Council Member Alexa Aviles believes that the "data will shed light on … a pattern of racial profiling,” adding that “The relationship between the NYPD and the communities has consistently been filled with tension."

So has the relationship between the community and the drive-by shooters, gangbangers, violent random street assailants, dope hustlers. Asked to do a risk/benefit analysis, it's fair to say that the community would overwhelmingly rather take their chances with the prudently regulated police. The Council members represent their constituents but don't always speak for them.

The supermajority of City Council members is selling their constituents a bill of goods. No decent person could argue against their stated and sincere objectives of furthering social justice and civil rights. It has a compelling foundation that is rooted in legitimate struggle. But they are allowing themselves to be tripped up in a fetish of police loathing that is detracting from their message and costing them dearly in terms of support and credibility.

The mayor said that officers would be mandated to cite race, gender and other demographic information for every recorded stop. That will particularly hurt communities of color, because rather than letting the chips fall where they may, police officers will be pressured and cautious, regardless of the facts on the ground, to produce results that adhere to parameters of statistical "equity,” since that is the objective of the legislation. 

Civilian stewardship of the police department is essential. The Brennan Center for Justice points out, for instance, that "the NYPD is exploiting loopholes in the Public Oversight of Surveillance Technology Act to shield its new spying tools from oversight.” And the Council's resolution calling on the state legislature to pass the "Protect Youth During Custodial Police Interrogation" bill is also debatable.   

But in recent years,  legislation and policy changes affecting law enforcement have often been designed, despite disclaimers, less to curb police abuses than to strip officers of tools to deter crime. Ending police officers' qualified immunity from civil lawsuits and the failure to meaningfully prosecute criminals who assault them, are among the unmistakable signs.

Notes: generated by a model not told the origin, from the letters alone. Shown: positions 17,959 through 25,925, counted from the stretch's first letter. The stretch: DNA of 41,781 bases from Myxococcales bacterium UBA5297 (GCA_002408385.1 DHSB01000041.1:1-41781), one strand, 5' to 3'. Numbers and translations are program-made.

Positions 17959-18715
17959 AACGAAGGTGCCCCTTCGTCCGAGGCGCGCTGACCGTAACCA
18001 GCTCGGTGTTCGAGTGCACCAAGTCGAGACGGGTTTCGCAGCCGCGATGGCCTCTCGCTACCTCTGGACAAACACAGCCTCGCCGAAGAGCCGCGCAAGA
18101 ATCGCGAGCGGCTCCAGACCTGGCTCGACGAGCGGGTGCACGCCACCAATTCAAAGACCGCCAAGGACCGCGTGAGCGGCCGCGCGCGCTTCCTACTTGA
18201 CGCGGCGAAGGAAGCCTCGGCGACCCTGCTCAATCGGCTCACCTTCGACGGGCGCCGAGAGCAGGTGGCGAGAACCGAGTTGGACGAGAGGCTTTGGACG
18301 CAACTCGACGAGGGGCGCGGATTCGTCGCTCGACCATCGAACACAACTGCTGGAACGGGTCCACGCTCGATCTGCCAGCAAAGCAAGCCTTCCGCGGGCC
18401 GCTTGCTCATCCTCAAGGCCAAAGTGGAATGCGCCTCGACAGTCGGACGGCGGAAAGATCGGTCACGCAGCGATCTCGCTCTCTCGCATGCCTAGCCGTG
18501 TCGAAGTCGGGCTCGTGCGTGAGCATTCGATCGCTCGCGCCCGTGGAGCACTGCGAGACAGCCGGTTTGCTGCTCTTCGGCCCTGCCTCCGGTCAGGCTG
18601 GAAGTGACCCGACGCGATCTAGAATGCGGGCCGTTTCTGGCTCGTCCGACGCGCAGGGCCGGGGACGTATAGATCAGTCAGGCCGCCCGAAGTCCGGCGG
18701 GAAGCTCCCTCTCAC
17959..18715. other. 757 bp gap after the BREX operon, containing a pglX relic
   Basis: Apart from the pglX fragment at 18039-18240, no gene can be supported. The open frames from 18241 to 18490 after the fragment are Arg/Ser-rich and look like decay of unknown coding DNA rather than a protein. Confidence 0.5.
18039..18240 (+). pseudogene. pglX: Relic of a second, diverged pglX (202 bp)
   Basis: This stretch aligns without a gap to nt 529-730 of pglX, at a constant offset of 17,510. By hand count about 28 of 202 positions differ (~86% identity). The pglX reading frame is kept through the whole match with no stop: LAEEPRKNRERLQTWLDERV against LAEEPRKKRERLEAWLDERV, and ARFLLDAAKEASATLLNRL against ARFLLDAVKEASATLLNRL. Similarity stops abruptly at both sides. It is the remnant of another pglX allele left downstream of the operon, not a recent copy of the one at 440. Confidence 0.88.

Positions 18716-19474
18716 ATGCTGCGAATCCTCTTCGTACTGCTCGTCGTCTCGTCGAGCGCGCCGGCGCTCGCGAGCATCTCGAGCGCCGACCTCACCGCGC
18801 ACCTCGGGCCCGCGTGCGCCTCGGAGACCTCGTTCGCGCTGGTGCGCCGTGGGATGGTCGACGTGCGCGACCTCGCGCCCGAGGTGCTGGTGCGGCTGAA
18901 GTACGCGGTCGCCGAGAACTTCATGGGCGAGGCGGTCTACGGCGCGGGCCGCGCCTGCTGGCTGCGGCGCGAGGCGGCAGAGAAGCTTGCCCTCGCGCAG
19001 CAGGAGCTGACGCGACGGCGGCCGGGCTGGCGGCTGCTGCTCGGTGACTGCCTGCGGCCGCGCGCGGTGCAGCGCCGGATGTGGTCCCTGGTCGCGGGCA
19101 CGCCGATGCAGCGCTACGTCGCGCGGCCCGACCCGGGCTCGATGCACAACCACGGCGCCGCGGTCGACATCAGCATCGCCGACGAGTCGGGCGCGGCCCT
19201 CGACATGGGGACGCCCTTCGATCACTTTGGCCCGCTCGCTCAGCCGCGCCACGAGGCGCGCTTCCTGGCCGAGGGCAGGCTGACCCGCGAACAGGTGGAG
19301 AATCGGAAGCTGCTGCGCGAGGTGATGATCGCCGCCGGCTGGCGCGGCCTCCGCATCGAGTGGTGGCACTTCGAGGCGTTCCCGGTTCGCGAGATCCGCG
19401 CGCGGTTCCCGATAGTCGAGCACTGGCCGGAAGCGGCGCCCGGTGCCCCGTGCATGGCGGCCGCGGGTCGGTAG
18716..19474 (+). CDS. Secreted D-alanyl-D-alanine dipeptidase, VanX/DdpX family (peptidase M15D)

Police should be neither reflexively extolled nor condemned. Former Governor Andrew Cuomo said that federal officers are "thugs.”  

Together with the How Many Stops Act, the City Council has voted to ban solitary confinement in city jails. This too is ill-considered. As was the decision to close Rikers Island, where there have been  6,500 assaults on guards within three years, according to the Correction Officers' Benevolent Association.

There's no point in punishment if it accomplishes nothing or even promotes recidivism. But exempting violators from the consequences of their actions, in the same of "restorative justice" is a solicitation of anarchy. Solitary confinement is a practical necessity. Restrictions on its use must be balanced by the legitimate authority of officers.  

Prisons are a world onto themselves. Within reason, liberties must countenanced that effectively deal with its explosive culture while at the same time comporting with the standards of "civilized" society. It's not about sadism and oppression. It's about safety.  

Or should be.

The Many Stops Act and the City Council's Intro. 549-A, banning solitary confinement, will further erode the morale and productivity of law enforcement officers and alienate not only the peacekeepers from their jobs, but New Yorkers from their city.